There are several steps used to check a patient in to your facility such as scheduling, preregistration, medical history, patient information collection and documentation, the filling out of the patient health survey, medical history form, gathering a patient’s insurance information and copying their insurance card, or cards if they have multiple carriers. Proficiency is crucial during this process in order to properly gather and review patient health care and insurance information. In reference to billing purposes and the patients visit, this intake process is the very first step. Establishing financial responsibility and validating insurance coverages is a key step to a successful billing process. Utilizing modern computer software and electronic health records can make the patient intake process more efficient. All of these steps are critical to successfully running a healthcare practice. The intake process will begin while going through the appointment scheduling process. When scheduling the appointment, the patient, parent, or guardian will be asked a serious of questions to start the billing and registration process.
Information obtained for the initial appointment consists of the patient’s full name, address, date of birth, phone number, the nature of the visit, insurance information, and referral information if applicable. Most medical practices have a preregistration process to check that patients’ healthcare requirements are appropriate for the medical practice and to schedule appointments of the correct length. During the appointment scheduling process, most health care facilities use an appointment scheduling system. These scheduling systems help to simplify the process from automatically sending a reminder to patients to auto sending patient follow ups. New patients utilizing a PPO or HMO, may need information on their coverage or whether or not your facility or provider is within their network of providers. If a patient chooses a physician within the network, they pay less for services than they would if the physician was outside of the specified network. The intake process is critical to setting the conditions for a successful and efficient patient visit. The next step in the process will be the execution of the scheduled appointment. Upon arrival, and sometimes prior to, the patient is given multiple forms to fill out.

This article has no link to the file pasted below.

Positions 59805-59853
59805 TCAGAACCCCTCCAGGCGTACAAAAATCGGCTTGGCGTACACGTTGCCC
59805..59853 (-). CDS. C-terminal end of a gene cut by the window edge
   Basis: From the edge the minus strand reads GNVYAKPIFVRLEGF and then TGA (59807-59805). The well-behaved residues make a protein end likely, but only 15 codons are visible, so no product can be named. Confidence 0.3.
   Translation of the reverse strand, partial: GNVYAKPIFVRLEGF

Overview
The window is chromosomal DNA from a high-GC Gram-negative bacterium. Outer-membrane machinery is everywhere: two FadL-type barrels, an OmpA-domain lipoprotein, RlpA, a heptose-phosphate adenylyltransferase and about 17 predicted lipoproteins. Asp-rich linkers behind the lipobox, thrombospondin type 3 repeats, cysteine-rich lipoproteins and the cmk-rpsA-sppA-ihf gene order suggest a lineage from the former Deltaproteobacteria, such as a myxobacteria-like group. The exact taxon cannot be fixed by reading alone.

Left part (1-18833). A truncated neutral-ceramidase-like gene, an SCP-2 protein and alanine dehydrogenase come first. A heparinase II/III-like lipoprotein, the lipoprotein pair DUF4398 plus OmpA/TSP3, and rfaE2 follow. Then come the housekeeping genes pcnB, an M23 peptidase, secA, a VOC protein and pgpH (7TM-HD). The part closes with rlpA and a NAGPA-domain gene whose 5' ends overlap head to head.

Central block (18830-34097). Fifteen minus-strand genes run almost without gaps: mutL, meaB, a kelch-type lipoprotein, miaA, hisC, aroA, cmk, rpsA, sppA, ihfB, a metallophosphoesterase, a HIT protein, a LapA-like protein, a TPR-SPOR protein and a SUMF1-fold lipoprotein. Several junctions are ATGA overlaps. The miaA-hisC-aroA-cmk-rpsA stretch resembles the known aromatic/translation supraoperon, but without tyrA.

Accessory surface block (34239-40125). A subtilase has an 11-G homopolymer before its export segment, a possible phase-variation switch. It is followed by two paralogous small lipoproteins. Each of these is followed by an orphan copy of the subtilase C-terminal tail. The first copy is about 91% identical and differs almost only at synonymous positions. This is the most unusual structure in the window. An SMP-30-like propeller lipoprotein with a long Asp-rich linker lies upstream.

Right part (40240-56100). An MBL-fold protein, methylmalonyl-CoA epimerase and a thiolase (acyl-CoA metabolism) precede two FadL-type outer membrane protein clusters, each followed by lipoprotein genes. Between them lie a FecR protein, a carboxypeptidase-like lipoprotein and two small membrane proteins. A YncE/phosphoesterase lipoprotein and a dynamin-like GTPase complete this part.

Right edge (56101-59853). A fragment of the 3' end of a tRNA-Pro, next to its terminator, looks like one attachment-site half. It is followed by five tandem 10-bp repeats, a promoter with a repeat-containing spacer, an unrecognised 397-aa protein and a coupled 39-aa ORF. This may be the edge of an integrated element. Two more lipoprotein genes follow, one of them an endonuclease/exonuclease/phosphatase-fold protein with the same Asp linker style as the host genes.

Obtaining an accurate medical history is very important in understanding the patient and potentially the reason for the visit. Because of this, it is important that physicians have access to a patient’s most recent medical history, either by self-admittance or by accessing existing records. The medical history data required ranges from personal medical history, family medical history, social history, and current medications or therapies used. Social history questions usually pertain to personal lifestyles choices such as exercise, smoking and or alcohol use. Patients are also asked to complete patient information forms established by the practice for their documentation and billing standards. Doctors who know a patients’ medical history are more likely to successfully diagnose conditions correctly. The provider must give the patient a copy of their privacy practices, checking the information of the patient to make sure that there has not been any changes, and entering patient information in the practice management program. This data base is where personal information is kept about the provider and the staff it also contains the diagnosis and procedure codes that pertain to each patient to easily reference a patient’s records.